7 Rules for Surviving a Merger & Acquisition Technology Integration
There are many reasons why organizations turn to Mergers and Acquisitions (M&A’s) in today’s world, most important of which is increasing shareholder value either through growth opportunities in new markets, business diversification or product and service efficiencies.
However, the pace of innovation and digital transformation makes it increasingly hard on big organizations to tap into new markets and/or technologies outside of their core business without having the expertise to support such ‘disruptive’ initiatives.
While tens of thousands of Mergers and Acquisitions take place every year, fewer Merger & Acquisition transactions are actually creating value. According to a BCG survey, only 47% of M&A deals produce positive results within the first year, and less than 40% of respondents have a standardized post-merger integration (PMI) plan in place to survive the often intense and stressful implementation phase.
At the end of the day, companies have to re-tool themselves post-M&A to align with the new business objectives and the new overall business strategy. An integral part of Post-Merger Integration (PMI) success is M&A IT integration. Successfully combining disparate approaches to IT and the M&A technology integration strategy to achieve this can make or break your PMI endeavours.
Having said that, M&A IT integration is one of the most challenging aspects of a merger. Every organization has its own data, technology, processes, and operations. Successful M&A IT integration requires very careful preparation, planning (even before the deal is struck) and deliberate follow-through to ensure execution is on track and, more importantly, in line with the post-M&A business strategy.
From our experience managing these transitions alongside clients for over twenty years, here are some guidelines that can help you navigate and overcome post-M&A IT integration challenges:
1. Gather Important Post Merger Integration Information in Advance
“Fail to prepare, prepare to fail,” as the old adage goes. And it very much applies to M&A technology integrations. If you wait until Day 1 post-merger to start the groundwork, then you’re already behind. Soon after an acquisition, IT leaders are under pressure to deliver on expectations to produce cost savings and enable synergies, and it’s ten times harder if they haven’t devised a clear strategy for M&A IT integration beforehand.
A better way is to rev up your M&A IT integration planning before the deal is sealed if at all possible. Engage trustworthy individuals from the IT leadership team to start planning the overall M&A technology integration strategy while the paperwork is being finalized so the team can get ready to hit the ground running.
It’s important to take the time to gather the information that will be relevant post-merger to better assess possible integration efforts so that when it’s time to make decisions, the facts are available to support the integration strategy. When you have all the facts and make no assumptions, you automatically reduce the risks to the M&A IT integration project.
2. Assess the Current State of IT Before M&A IT Integration Begins
Get a leg up before the M&A technology integration process starts. Recognizing that poor technology integration drains business value and may undermine the success of the overall Merger & Acquisition, get clear on the role of IT and the resources available from all parties involved, early on.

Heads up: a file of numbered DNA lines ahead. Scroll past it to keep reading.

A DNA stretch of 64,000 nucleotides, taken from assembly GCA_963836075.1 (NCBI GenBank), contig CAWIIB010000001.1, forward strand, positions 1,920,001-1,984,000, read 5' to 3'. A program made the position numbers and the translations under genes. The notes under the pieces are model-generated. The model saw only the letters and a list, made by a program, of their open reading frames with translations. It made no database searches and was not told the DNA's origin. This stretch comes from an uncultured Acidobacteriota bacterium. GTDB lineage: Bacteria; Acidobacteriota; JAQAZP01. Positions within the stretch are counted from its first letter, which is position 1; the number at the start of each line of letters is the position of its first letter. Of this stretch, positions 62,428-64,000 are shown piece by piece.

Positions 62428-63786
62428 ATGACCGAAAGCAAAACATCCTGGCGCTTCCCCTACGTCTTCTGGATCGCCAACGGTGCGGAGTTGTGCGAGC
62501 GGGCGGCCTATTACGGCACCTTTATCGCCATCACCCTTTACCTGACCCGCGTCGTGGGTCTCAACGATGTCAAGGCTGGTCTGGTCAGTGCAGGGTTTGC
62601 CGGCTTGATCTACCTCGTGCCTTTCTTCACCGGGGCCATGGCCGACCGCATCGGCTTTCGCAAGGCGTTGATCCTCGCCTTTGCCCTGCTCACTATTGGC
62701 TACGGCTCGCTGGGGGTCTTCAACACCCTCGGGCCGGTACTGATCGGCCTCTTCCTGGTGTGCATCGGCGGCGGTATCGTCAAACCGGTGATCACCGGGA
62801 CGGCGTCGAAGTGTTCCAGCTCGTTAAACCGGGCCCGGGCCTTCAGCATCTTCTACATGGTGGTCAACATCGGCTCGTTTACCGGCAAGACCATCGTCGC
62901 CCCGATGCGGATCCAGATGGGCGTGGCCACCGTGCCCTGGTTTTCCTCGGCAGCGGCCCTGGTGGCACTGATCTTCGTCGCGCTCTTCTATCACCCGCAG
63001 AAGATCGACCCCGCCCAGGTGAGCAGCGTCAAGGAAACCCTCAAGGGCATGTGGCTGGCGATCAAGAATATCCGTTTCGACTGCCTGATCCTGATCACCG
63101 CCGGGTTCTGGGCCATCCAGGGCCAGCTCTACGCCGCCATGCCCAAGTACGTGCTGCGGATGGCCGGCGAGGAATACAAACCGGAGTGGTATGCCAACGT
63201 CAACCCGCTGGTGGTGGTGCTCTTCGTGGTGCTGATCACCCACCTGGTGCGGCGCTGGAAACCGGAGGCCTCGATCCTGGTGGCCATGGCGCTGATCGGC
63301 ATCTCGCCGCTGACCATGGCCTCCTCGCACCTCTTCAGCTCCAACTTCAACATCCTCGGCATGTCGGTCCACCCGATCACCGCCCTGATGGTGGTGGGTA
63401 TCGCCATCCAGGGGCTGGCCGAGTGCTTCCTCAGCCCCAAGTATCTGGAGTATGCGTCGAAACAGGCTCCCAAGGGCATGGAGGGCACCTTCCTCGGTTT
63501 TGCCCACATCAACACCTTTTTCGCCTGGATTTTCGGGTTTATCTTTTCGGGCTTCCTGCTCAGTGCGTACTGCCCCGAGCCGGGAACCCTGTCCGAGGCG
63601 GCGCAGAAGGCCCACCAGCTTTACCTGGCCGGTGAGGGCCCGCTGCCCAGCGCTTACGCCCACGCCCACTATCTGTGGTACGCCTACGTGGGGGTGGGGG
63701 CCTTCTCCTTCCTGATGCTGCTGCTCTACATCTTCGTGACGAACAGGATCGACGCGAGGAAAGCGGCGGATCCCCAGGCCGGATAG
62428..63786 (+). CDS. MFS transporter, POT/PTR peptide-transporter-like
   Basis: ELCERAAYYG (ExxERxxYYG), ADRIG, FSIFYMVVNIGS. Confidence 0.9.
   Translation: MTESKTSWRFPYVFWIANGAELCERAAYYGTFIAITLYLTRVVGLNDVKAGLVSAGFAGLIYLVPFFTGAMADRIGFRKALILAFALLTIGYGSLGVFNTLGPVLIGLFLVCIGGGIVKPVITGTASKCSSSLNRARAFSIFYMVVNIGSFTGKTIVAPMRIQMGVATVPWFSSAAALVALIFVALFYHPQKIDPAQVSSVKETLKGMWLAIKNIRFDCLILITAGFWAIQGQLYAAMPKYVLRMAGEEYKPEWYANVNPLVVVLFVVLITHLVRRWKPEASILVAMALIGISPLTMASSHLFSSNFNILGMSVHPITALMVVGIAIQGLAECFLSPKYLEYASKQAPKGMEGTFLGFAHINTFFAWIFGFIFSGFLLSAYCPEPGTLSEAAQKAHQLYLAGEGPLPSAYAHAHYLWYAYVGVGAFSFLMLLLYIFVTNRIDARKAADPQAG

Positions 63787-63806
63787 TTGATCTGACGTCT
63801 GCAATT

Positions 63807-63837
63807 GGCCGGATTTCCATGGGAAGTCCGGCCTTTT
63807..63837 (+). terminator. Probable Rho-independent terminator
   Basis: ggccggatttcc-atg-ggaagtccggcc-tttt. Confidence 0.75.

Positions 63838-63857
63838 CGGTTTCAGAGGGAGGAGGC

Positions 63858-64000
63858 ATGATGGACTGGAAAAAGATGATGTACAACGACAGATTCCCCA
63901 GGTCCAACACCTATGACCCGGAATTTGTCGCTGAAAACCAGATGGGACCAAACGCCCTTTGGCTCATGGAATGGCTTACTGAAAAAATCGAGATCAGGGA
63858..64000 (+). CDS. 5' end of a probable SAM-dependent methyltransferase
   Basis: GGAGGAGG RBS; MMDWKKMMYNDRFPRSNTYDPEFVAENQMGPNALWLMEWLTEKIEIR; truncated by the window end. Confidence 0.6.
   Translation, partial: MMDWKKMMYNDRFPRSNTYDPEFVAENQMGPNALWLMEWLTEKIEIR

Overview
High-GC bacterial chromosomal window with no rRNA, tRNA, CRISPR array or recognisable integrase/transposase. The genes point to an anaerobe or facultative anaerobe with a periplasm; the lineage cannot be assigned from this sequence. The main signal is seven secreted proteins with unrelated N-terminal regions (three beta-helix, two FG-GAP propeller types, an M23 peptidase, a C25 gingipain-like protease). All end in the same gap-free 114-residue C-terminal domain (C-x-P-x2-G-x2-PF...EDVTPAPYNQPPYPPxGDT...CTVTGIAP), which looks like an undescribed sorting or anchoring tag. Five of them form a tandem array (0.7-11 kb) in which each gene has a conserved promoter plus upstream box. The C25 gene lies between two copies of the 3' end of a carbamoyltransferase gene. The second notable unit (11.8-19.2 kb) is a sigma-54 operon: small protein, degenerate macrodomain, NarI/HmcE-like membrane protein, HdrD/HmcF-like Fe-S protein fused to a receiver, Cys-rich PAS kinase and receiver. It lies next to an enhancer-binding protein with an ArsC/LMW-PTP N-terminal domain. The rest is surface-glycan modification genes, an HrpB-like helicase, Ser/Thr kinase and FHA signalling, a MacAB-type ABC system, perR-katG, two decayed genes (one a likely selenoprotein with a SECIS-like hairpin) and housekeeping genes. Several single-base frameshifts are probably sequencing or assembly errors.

Take the time to audit and understand the merging company’s IT strategy, processes, and operations to determine how well they will mesh with the new system architecture and infrastructure. It’s no surprise that integrating multiple disparate systems, applications, and processes increase the complexity of an M&A technology integration.
Consider the current state of the existing infrastructure on both sides and define the goal of the future state before settling on the ideal approach to IT integration. The aim here is, of course, to reduce M&A IT integration complexity where possible.
M&A IT integrations are complex and require time and patience. No matter how experienced you are with M&A integration strategies, starting the IT integration process with an assessment of the current state can reduce the risk of IT failures post-merger.
3. Consider a ‘Best of Breed’ M&A Technology Integration Approach
Rather than “this is how we run things” or the “acquiring company is always right”, seize the opportunity to evaluate the emerging needs of the newly combined IT department. If you notice the acquired company’s IT infrastructure is one of its strong suits, then be open to choosing the best available IT setup that aligns with the future direction and IT goals of the organization as a whole.
One caveat. It’s vital to foster relationships with your new business partners across the merged organization to have a clear, shared vision of what “best of breed” means for the organization. If you feel this could turn into political warfare, then (where possible) engage third-party consultants to undergo objective assessments to determine the optimal integration approach to avoid getting sidetracked.
Post-Merger IT Integrations can be a great opportunity to challenge the status quo and embrace change, enhancing processes and technology for the organization as a whole. Remember: the rule of thumb here is to enable synergies while reducing complexity to minimize disruption where possible.
Get in touch today to see how Steeves and Associates can help you achieve success with your M&A technology integration!
4. Pre-Merger & Acquisition Due Diligence is Critical
When an acquisition is planned, companies tend to focus more on preparing and finalizing the deal rather than figuring out how to best manage the integration when the deal is done. BCG’s M&A Survey examines post-merger integration failure, and interesting enough, half of the respondents named “high complexity, poor integration, and low synergies,” as some of the biggest reasons for integration failure.
A fairly common strategic mistake in the due diligence process is to overlook the role of IT. According to McKinsey, merging companies often struggle with unrealistic post-merger integration expectations and inflated anticipated synergies due to a lack of understanding of the strategic value of IT in M&A.
Rather than signing the deal and hoping for the best, why not proactively assess your target company’s technology infrastructure and capabilities? Getting your IT leadership on the table to size up the integration efforts and flag potential integration obstacles cannot be overestimated.
This way, IT not only provides valuable input on the post-merger IT integration roadmap and change management but also sets realistic expectations for future synergies and potential cost savings.
5. Integrate Your IT Groups Quickly, No Stragglers or Distractors
The first 100 days are critical to your technology integration project success. That said, don’t waste time trying to eat the elephant (or fix everything all at once). Managing M&A technology integration mandates a comprehensive, phased approach that tackles both long-term and (even more importantly) immediate short-term needs. There is no point focusing on a long-term IT transformation when you don’t have a plan to keep the “lights on” from Day 1.